This one is a very good article. It gets my 100% agreement endorsement.

  • Raj Domains September 26, 2014, 3:33 am

    thnx for the info…. i didnt know all that before

  • John September 26, 2014, 6:11 am

    Most companies do it backwards
    They need to pick a name and research if the domains are available
    If not and they like them go and buy them
    Then file for a trademark
    They often pick a name, file for a trademark & then see that that name is owned by someone else
    They are plenty of .coms and extensions available eith by way of hand reg or on the secondary market

  • John September 26, 2014, 6:16 am

    And there a really needs to be a system in place that takes away names and penalizes those that buy established company names/brands
    On the flipside, if someone owns a name before a trademark or company exists on that name then a udrp shouldn’t even be an option. Either buy the domain or pick another name.

  • Joe September 26, 2014, 10:42 am

    Very interesting post the question being single phrase that question to three other questions?

    The UDRP and RDNH who defend companies, freelance, as well as private persons?
    Only Brand TLD domain names, Cybersquatterss?
    Only TLD domain names, Cybersquatters.?
    Only TM TLD domain names, Cybersquatters?

    The three Cybersquatters this happens to be my person by another company registers domain names ICANN.
    RDNH help me? this question may be silly to you but is that all lawyers in USA with which to make this form of abduction, only one replied sending me another of his colleagues in this issue laws.
    The remaining lawyers never respond.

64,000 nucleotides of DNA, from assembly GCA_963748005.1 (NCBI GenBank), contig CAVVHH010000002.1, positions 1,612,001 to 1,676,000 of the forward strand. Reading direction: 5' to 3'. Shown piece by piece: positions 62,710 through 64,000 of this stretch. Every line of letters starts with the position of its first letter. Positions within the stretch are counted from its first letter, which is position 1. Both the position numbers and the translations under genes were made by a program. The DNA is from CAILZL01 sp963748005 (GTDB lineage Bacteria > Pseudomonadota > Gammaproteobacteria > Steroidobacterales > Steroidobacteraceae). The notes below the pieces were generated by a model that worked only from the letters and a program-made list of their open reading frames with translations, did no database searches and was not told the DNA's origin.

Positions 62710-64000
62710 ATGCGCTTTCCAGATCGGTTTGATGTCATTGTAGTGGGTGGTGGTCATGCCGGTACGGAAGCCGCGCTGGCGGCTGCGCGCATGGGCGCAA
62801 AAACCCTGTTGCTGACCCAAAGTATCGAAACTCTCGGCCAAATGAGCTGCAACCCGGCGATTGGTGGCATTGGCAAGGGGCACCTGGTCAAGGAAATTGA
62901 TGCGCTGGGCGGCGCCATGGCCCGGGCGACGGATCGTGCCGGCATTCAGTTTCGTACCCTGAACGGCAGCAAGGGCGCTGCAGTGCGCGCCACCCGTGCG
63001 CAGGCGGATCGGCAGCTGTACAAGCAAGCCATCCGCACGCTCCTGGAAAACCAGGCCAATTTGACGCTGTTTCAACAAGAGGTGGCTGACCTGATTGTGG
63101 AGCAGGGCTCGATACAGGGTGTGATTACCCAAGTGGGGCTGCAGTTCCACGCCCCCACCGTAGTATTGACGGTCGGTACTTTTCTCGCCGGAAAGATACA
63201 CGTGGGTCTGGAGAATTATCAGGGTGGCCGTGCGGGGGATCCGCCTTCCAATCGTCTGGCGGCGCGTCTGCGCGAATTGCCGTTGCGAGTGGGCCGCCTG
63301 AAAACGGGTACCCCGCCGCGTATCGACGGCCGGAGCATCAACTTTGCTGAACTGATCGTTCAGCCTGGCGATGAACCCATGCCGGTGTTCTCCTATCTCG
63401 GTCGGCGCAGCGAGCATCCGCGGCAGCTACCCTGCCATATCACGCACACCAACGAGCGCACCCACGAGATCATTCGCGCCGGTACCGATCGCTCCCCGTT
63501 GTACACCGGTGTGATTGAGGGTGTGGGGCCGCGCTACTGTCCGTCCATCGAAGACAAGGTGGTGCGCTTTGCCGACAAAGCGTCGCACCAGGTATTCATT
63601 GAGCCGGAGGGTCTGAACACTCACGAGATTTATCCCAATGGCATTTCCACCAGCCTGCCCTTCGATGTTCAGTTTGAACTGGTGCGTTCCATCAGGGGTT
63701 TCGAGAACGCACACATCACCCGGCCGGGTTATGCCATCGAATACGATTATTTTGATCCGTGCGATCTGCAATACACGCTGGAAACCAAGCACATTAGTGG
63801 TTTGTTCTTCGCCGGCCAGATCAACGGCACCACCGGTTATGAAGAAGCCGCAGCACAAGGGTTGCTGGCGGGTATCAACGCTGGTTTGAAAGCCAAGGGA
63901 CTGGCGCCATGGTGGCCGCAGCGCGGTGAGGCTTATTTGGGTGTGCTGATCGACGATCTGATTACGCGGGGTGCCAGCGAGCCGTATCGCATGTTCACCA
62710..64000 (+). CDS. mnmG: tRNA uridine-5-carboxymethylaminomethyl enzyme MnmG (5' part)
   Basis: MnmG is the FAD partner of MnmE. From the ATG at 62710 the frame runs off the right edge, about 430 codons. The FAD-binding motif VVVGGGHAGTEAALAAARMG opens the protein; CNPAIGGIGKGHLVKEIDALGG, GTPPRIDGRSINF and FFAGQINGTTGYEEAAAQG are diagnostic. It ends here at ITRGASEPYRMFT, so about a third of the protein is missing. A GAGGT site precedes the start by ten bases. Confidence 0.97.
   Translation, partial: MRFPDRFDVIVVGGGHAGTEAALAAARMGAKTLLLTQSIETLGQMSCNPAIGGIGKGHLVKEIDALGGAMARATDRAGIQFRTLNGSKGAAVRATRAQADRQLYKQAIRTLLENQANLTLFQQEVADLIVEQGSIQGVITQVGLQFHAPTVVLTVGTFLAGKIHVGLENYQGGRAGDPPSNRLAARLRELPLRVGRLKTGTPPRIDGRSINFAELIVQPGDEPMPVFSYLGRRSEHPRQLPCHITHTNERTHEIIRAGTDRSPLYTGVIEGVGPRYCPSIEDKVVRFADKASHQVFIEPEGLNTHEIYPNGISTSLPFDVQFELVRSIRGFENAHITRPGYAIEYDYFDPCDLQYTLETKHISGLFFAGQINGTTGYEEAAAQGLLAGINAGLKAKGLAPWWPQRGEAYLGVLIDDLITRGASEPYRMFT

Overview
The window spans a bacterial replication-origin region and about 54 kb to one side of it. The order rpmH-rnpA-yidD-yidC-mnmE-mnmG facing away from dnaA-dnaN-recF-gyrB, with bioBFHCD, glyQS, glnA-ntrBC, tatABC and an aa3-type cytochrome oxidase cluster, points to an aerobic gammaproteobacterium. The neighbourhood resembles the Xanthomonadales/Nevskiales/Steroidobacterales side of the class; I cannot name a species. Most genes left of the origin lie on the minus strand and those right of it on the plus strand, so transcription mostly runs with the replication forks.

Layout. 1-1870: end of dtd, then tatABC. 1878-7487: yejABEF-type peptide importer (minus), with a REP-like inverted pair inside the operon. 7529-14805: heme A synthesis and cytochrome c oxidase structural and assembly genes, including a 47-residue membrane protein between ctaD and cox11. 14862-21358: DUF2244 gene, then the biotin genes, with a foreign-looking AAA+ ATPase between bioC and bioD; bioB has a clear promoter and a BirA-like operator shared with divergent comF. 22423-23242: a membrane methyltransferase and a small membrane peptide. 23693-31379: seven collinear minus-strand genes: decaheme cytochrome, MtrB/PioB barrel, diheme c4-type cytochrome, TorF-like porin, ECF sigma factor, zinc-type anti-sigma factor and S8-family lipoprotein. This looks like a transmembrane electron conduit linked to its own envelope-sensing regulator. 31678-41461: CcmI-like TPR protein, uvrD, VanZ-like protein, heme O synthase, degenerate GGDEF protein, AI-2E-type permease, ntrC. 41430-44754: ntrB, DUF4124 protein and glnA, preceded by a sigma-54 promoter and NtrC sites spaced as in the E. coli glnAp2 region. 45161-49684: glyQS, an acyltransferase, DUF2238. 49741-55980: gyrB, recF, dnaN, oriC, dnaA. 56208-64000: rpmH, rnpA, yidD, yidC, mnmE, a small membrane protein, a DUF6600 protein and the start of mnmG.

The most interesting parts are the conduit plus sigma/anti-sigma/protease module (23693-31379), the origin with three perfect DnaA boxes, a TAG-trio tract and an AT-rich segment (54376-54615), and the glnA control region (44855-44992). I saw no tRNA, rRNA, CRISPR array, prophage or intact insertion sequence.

• bluebeak October 17, 2014, 6:29 am

    > Domain Investors generally want to help startups.

    The ones I encountered just wanted to kick my shins. Guess I wasn’t sucking up to them enough though.

    • Morgan October 17, 2014, 7:22 pm

      @bluebeak – it all depends on who you’re talking to, there are definitely those out there who don’t want to help and instead want to squeeze every penny out of you.

  • Isham August 10, 2015, 3:33 pm

    No real difference. “Domain Investors” as you call them, are just a cancer; all they do is get in the way of the people ACTUALLY conducting business. I bet they even fancy themselves as business people, yet provide no service, have no talent to sell, and add no value to society or to the economy. They literally serve ZERO function to society.

    “Domain Investors” are pieces of s–t. No wait, at lease excrement serves a purpose as a fertilizer. The only time a “Domain Investor” will achieve that height of utility is when they die and become fertilizer themselves.

    • Mike December 30, 2020, 11:23 am

      Totally agree. ICANN needs to raise domain prices to a level where they are still affordable but which makes “Domain Investing” unprofitable. I’m guessing in the $50-$100/year range. I wonder if anyone has dome a study on this.